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Tharp On: America

The other night I was sitting at home, listening to some old cuts of recently-departed country legend George Jones. There I was, steeping in whisky and soaking in his honey-dripped honky-tonk croon, when suddenly a realization slapped me upside my sweaty, sentimental head: I am an American. That’s right—I’m an earnest, red-blooded, optimistic, two-fisted, indoor voice-challenged, tap dancin’ Yankee Doodle Dandy. Yee-haw! I was lucky enough to be born into that big, complicated, hullabaloo of a nation: 300 million of us and growing—and that’s not even counting the Mexicans.

I sometimes forget about my nationality; living for nearly a decade in a kind of self-imposed exile can do that. I am now part of a truly international community, and my attachments to home—both literal and figurative—lessen each day. Am I proud to be an American? No, but I can’t say that I’m ashamed either. Like many folks who spend time abroad, I’ve come to believe that people should be judged on personality and actions, rather than which side of the border they happened to be on whilst passing through their mother’s vagina.

But I am an American, and this is how many people see me—whether I like it or not. And I know this may come as a surprise to some of you, but there are people out there who love America—especially Korean men over the age of 60. They’re old enough remember the war, and often hold a modicum of gratitude toward good ol’ Uncle Sam. When hearing that I’m from the States, many of these friendly geezers smile, slap my back, and shout, USA very good! before asking me to come over and give their grandkids free English lessons. An American buddy was once riding in a cab and when the ancient driver found out he was from America, he stopped the car, shook my friend’s hand and said: Korea-America! Friends! Hiroshima! BOOM! Thank you!

That’s right. My friend was personally thanked for the nuking of Japan. I guess this is just one of the many perks of holding the navy blue passport.

Of course America’s image isn’t what it used to be, though I’m not convinced that it was ever so great, contrary to what they teach us at home. After all, we Americans are like slobbery, dumb dogs who just want to be loved the world over. We are actually quite needy and insecure. When we learn that, in truth, large chunks of humanity despise us, it makes us incredibly sad. We think: So what if we’ve been a bit loose with the bombings and pre-emptive invasions of nations that posed no real threat to us? That’s just tough love. We’re actually really, really nice. Come visit if you don’t believe us! We’ll bake you a pie!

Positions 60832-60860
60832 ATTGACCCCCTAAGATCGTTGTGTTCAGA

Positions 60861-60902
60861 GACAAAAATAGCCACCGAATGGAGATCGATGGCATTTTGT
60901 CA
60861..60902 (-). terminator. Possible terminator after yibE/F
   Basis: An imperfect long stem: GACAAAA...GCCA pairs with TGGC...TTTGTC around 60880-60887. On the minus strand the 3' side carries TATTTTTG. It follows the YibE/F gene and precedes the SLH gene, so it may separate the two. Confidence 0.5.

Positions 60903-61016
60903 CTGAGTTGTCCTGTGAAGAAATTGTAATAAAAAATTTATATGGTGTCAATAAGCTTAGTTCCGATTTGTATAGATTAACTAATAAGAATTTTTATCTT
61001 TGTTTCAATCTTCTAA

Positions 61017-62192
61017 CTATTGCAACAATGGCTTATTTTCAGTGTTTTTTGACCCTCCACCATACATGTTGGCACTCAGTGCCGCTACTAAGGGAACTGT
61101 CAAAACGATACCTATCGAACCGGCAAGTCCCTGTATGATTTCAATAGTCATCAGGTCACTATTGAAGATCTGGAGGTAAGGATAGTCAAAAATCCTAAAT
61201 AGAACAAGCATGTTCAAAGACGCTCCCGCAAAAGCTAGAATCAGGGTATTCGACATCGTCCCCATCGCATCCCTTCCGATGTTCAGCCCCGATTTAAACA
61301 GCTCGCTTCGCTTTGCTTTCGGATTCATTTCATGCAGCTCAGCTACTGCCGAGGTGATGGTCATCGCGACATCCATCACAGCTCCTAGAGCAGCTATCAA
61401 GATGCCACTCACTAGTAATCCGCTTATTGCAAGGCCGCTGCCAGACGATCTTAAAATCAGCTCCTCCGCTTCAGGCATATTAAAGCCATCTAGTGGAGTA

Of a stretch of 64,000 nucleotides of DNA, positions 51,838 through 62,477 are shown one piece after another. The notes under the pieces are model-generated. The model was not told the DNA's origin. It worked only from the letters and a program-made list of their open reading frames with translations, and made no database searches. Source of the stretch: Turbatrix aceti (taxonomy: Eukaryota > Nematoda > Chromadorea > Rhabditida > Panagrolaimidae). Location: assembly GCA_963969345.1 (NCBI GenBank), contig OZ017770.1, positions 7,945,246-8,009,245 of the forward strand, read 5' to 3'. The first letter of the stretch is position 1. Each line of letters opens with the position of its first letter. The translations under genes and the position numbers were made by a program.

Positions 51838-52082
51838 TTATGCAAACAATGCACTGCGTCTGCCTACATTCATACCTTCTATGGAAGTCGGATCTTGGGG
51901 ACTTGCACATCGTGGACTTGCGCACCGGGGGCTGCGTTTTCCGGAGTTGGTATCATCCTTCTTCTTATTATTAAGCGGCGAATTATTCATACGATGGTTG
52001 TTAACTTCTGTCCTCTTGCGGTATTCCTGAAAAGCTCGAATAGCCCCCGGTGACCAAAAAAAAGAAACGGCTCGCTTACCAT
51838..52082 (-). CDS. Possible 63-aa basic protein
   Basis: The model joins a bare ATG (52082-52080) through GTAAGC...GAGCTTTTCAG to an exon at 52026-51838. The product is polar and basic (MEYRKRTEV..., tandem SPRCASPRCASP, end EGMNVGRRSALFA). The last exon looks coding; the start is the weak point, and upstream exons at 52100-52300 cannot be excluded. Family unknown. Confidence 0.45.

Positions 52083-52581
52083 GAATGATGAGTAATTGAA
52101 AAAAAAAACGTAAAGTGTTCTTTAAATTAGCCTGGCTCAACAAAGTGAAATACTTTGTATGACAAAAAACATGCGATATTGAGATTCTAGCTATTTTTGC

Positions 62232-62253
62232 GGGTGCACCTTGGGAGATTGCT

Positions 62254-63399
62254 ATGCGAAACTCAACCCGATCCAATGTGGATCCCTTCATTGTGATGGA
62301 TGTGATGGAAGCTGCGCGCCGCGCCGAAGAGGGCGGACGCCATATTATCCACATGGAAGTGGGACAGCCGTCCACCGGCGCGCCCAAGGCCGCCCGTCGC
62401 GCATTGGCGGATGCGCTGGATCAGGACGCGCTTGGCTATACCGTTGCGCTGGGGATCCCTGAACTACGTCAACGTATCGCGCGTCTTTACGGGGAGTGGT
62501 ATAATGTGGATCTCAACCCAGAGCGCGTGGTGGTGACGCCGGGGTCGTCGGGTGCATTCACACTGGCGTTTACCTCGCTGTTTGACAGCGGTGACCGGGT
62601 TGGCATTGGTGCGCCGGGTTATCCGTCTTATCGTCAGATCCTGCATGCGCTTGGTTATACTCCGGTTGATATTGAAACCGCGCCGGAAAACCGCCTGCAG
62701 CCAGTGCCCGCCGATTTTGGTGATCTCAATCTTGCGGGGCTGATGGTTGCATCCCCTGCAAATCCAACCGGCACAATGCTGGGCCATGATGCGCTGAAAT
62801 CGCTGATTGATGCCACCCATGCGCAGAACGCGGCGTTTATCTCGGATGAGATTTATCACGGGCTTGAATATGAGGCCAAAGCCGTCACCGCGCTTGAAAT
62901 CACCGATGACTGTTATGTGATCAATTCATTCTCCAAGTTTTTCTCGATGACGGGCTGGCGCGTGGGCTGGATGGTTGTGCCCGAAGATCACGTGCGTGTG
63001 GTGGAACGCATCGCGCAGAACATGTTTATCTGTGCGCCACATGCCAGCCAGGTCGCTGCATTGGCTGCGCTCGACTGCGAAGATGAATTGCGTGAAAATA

We Americans have a reputation for being idiots, which I’ve always found disheartening and unfair. I try my best to disprove this prejudice (when sober enough), sometimes with good effect. Many times I’ve been abroad, talking with some European dude over a few beers, only to hear him confesses: You’re pretty smart for an American! For an American. What kind of backhanded compliment is that? Who did he expect, Yosemite Sam? That’s like saying, You’re really pretty for a burn victim. Your nose may avalanche straight into your chin like a melted ice cream cone, but your eyes have a real sparkle!

Other times I’ve encountered utter contempt when foreigners discovered my nationality, including an incredibly rude Belgian couple who blamed me for both Gulf Wars. I tried to win their favor: I voted against Bush! Twice! But they were deaf to my pleas.

Fair enough, but it does beg the question: If I am to be held responsible for America’s sins, then I can take credit for its virtues, right? So, let me take this opportunity to personally apologize for both Iraq and Vietnam… On the other hand, the Internet, jazz and the polio vaccine? That was all me, baby.

I’m heading home for a visit soon, my first in two years; the blubbery embrace of the motherland beckons, and I shall heed her call. But despite her glorious wonder, every time I go back to America I feel more and more like a square peg. The absurdity of the place keeps amplifying upon itself—from the moronic TV ads heralding the arrival of Chili’s Honey Bacon Cheezies™, to the squawking, bloviating blowhards dishing out their daily dose of senior citizen fear porn on Fox News.

Last time I was home I rode on the Greyhound Bus—or as I like to call it, White Trash Airlines—and I was absolutely sure that I was the only male on the coach who wasn’t on parole. In American, this is considered normal. Who, besides a convicted felon, would ride the bus?

But home is home, and I’ll soak it up for all its worth: I’ll eat huge sandwiches on real bread and wash them down with thick microbrews that don’t cost eight bucks a bottle; I’ll marvel at the wide open spaces—the mountains, rivers and forests—and appreciate the fact that I can get out and do something without 10 thousand other people having the exact same idea; I’ll breathe in the sweet pine air and bask in the summer sun; I’ll laugh with friends and put my arm around my family, soothed by the healing balm that is blood on blood; and on the Fourth of July, I’ll eat grilled burgers, get good and drunk, and set the sky afire with Chinese-made explosives.

Why? Because I’m an American, damn it, and blowing stuff up is my God-given right.

You can get Chris Tharp’s book Dispatches from the Peninsula: Six Years in South Korea on Amazon or

Tharp’s Blog: Homely Planet

Illustration by Michael Roy. See more of his work at:

‘American Beauty’ by Henrich Kimerling



About Chris Tharp

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